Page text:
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The contradiction at the heart of the UK’s Huawei decision

28 January 2020

2:21 PM

28 January 2020

2:21 PM

There is a contradiction at the heart of today’s government decision to allow UK telecoms companies to purchase kit from China’s Huawei for their 5G and full-fibre broadband networks.

It is that Huawei has been officially designated as a ‘high-risk vendor’ – because it is seen by ministers as subject to direction by an anti-democratic Chinese government and its surveillance apparatus.

But – despite pressure from President Donald Trump for Huawei to be banned altogether from the UK’s digital infrastructure – Boris Johnson and the National Security Council have not chosen to instruct Huawei to pack up their hi-tech kit and flog it in other parts of the globe.

Instead, they decided to give Huawei restricted access to the new 5G and super-fast broadband networks – which Johnson felt obliged to do, because he is convinced that banning Huawei would have set back the development of 5G and super-fast broadband by two to three years, at a potential economic cost of tens of billions of pounds (or so officials informed him).

But Huawei will not be allowed to install any kit in the so-called core of these networks, which is where most data is processed and important functions such as encryption of messages takes place. Also, Huawei kit will not be permitted anywhere near critical services, like power stations, or high-security locations, such as military bases.

But telecoms companies will be allowed to buy Huawei equipment for up to 35 per cent of the non-core or peripheral parts of their respective networks – which is where their most expensive investment is made because it includes all those masts and base stations that you see on top of buildings, bus-stops and lamp posts. In theory, this limit of 35 per cent and prohibition from the core should reduce two significant risks.

First, if Huawei equipment stopped working – either as deliberate sabotage or by accident – the UK’s critical digital infrastructure would continue to function (though obviously at significantly reduced capacity).

And second, China should not be able to harvest or steal either valuable ‘big’ data or secrets from the UK, because at the periphery this information should not be available to them (and I should point out that UK security officials say they have never detected any malicious conduct by Huawei in the UK via Huawei kit already installed in existing networks).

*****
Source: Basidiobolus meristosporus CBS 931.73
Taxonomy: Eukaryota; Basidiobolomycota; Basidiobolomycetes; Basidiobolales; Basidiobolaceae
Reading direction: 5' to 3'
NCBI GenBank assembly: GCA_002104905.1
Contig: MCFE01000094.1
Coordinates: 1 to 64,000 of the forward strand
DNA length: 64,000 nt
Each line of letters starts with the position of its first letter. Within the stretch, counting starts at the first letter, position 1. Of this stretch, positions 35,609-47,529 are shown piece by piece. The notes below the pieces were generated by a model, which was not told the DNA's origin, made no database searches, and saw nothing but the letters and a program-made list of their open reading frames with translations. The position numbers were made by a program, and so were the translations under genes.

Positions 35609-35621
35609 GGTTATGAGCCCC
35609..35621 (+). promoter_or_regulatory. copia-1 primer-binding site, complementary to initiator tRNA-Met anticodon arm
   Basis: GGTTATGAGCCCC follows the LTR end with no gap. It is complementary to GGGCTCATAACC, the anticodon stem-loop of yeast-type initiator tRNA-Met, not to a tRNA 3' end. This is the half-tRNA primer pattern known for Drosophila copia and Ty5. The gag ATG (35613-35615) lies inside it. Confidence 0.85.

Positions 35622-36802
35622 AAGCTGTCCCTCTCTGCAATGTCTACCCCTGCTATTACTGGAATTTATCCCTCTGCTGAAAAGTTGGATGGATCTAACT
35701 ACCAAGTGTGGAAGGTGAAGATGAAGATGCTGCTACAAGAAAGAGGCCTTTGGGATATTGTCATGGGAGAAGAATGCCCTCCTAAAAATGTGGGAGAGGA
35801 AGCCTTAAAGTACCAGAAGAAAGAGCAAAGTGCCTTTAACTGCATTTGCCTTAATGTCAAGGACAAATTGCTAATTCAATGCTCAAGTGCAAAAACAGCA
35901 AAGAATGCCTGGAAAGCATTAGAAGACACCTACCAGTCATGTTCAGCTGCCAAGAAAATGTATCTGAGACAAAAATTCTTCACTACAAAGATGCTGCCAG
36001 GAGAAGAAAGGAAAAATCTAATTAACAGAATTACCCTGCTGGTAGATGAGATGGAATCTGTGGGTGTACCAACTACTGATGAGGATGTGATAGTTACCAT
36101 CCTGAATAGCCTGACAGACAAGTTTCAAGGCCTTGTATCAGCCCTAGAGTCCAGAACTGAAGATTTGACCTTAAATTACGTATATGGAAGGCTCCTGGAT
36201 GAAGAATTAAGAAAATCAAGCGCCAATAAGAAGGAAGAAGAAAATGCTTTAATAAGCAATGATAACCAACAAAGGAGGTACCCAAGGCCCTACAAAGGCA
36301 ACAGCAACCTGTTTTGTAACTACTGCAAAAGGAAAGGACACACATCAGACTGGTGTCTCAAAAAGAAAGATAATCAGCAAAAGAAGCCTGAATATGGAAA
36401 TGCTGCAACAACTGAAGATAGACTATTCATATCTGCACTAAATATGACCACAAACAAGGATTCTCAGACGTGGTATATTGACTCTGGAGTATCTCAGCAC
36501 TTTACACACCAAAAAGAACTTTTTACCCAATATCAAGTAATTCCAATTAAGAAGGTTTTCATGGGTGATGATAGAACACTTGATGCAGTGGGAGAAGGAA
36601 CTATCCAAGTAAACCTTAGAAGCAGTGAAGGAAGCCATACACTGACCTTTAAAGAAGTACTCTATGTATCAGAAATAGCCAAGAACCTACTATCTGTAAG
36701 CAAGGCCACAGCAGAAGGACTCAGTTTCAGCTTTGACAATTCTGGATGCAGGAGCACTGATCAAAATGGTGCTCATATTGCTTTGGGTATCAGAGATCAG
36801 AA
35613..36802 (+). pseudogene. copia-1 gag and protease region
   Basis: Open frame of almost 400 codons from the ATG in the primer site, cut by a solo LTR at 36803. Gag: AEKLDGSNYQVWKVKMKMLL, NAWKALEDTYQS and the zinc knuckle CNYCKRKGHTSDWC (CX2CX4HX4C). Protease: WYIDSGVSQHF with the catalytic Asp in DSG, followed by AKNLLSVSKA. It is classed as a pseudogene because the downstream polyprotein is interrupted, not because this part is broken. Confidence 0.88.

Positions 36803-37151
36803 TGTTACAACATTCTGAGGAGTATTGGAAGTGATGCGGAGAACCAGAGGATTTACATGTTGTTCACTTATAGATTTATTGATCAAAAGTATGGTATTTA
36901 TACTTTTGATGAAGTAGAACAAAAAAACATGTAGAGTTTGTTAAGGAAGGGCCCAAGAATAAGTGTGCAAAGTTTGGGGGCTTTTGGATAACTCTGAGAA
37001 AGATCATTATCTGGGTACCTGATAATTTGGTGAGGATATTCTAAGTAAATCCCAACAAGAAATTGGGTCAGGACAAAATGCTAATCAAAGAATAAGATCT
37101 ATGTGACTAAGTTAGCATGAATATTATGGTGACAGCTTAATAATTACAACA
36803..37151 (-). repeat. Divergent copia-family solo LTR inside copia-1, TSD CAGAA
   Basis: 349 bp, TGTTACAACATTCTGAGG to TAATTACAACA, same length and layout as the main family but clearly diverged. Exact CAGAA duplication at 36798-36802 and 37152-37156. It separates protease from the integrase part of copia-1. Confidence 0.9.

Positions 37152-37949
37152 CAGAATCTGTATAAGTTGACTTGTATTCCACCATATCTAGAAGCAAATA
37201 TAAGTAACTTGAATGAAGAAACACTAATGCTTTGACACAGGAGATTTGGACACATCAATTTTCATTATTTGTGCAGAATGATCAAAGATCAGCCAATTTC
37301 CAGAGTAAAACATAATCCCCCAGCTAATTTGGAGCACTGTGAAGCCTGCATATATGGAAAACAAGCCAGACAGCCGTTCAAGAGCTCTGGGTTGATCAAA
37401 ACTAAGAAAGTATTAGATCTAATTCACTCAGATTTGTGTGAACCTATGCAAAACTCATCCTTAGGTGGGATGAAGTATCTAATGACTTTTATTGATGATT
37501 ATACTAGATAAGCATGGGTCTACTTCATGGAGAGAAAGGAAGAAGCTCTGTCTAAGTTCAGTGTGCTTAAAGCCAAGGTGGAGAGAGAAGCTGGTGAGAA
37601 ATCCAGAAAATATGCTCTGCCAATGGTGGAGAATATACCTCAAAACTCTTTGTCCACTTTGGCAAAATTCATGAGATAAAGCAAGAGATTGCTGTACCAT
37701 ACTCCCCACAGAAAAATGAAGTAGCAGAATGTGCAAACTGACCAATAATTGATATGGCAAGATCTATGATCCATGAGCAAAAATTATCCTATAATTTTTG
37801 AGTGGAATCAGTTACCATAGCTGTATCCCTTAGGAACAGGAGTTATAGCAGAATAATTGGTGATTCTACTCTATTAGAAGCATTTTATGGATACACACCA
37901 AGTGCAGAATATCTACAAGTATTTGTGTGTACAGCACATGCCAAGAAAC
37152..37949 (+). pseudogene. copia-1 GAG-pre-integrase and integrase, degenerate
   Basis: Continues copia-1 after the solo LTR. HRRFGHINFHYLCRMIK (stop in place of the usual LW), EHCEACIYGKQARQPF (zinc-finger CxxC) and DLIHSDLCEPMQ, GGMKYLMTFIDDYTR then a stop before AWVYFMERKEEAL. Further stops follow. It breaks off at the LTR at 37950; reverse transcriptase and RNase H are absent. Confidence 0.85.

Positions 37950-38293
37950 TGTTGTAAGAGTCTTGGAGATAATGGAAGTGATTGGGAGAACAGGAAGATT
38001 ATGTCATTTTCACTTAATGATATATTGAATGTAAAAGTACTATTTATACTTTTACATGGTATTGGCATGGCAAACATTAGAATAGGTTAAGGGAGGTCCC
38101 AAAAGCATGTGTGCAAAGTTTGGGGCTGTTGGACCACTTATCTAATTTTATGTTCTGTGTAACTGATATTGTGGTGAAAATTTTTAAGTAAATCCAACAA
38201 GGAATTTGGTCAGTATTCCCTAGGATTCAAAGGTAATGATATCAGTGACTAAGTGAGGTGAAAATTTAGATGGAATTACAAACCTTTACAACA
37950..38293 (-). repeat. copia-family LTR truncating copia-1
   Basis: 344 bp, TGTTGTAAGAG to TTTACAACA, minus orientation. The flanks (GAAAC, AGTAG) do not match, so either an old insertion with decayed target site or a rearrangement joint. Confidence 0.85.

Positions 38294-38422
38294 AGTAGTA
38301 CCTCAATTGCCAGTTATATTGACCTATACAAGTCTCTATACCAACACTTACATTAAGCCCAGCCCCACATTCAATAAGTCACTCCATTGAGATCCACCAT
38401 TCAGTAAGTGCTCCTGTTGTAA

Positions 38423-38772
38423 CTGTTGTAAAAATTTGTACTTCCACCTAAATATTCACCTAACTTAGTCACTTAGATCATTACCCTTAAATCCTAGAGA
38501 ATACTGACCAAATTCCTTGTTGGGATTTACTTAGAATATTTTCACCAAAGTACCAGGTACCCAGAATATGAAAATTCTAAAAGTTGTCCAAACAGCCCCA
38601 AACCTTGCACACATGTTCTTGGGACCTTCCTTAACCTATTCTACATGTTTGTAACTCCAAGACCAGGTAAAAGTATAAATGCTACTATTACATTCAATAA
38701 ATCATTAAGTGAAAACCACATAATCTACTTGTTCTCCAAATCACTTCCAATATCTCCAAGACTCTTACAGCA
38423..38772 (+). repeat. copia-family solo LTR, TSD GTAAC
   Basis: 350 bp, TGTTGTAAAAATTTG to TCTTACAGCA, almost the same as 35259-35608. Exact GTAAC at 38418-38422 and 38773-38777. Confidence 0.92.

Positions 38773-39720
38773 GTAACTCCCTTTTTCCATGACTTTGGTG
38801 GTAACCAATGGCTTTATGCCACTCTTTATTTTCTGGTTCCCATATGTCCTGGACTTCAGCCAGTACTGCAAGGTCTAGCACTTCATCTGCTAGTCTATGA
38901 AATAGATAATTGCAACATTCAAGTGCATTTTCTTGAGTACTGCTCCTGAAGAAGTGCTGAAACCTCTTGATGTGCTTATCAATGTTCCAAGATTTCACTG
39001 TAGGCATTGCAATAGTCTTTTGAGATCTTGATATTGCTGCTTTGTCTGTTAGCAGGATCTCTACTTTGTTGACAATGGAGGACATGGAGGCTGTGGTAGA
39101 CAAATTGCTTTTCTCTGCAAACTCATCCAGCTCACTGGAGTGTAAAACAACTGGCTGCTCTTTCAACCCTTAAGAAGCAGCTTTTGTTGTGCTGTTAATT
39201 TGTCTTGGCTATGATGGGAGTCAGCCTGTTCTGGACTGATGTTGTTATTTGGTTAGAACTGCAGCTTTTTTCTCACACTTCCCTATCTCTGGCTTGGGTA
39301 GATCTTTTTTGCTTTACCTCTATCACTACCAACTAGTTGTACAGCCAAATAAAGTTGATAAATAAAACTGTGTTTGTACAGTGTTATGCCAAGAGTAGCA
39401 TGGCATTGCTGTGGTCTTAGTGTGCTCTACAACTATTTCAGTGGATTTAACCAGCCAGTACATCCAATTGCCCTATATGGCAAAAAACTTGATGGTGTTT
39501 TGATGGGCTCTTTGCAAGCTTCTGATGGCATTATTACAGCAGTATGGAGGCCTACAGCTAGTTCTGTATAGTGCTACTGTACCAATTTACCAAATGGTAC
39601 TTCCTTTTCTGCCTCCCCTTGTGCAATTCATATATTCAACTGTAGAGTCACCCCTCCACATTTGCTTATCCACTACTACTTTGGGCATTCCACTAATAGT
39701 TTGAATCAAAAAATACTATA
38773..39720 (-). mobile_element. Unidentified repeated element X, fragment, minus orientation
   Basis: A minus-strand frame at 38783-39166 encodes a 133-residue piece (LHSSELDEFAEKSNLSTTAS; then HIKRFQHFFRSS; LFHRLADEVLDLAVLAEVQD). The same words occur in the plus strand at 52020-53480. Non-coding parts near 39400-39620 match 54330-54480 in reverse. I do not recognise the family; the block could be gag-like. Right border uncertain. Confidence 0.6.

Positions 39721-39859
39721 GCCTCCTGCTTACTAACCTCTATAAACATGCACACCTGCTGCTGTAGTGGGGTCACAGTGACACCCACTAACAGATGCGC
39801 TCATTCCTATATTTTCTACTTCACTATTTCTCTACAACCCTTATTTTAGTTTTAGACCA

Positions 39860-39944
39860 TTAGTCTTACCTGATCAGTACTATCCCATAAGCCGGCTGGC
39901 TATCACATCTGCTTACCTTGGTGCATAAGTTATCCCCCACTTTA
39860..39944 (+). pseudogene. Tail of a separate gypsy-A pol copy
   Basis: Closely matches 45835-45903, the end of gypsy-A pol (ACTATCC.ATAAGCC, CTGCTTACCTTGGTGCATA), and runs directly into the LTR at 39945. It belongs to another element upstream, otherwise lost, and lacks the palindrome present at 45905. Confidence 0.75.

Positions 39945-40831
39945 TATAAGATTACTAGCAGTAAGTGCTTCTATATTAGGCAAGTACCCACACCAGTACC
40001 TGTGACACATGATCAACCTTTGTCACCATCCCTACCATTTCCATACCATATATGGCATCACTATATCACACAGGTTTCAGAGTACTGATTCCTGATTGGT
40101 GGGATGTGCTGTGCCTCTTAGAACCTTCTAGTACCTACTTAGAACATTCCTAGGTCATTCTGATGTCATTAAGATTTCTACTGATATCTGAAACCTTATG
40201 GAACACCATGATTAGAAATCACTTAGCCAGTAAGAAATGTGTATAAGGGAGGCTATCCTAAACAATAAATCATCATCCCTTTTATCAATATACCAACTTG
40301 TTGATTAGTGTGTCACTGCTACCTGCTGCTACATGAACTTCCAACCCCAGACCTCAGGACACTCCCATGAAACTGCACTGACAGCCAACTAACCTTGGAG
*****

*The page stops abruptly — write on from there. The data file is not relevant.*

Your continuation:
So has Johnson alighted on a compromise that will placate the American government (and Australia – which has a 100 per cent ban on Huawei) and reassured senior Tory MPs such as Iain Duncan Smith and Tom Tugendhat?

Probably not – although the US position will be seen by many as disingenuous because the digital channel of communication between the UK and US will remain wholly separate from any network where Huawei kit is present.

The problem is that for 5G, important data processing – such as for a new generation of driverless cars – may well migrate outside of the core network to the periphery.

So if Huawei were to want to harvest valuable data, it could do so – possibly.

So the UK’s world-leading security operations, GCHQ and the National Cyber Security Centre, will have to be vigilant to ensure Huawei will not through stealth find its kit being used for critical and sensitive services.

Which means that what really matters is that over time Huawei’s share of the market falls. And that can only happen if the government delivers on two important pledges; to bring other equipment providers into the UK (such as Samsung and NEC, and maybe one day a British supplier), and to make all equipment ‘interoperable’ (so that non-Huawei kit can function if grafted on to equipment originally installed by Huawei).

What the PM has in effect announced is that previous governments made a dumb decision to allow Huawei to build such a big share of existing digital networks (almost two thirds of BT’s and Vodafone’s existing 4G networks).

What he is trying to do is gradually unwind the effect of that decision, without damaging the establishment of valuable super-fast digital services here.

But his plan thumbs the UK’s nose at Donald Trump, who badly wants the UK to join with him in an economic war against China. So Johnson will be just a little nervous about how Trump reacts to his Twitter feed – and diplomatic overtures – being blocked. Johnson will expect to be trolled.

Robert Peston is ITV’s Political Editor. This article originally appeared on his ITV News blog.


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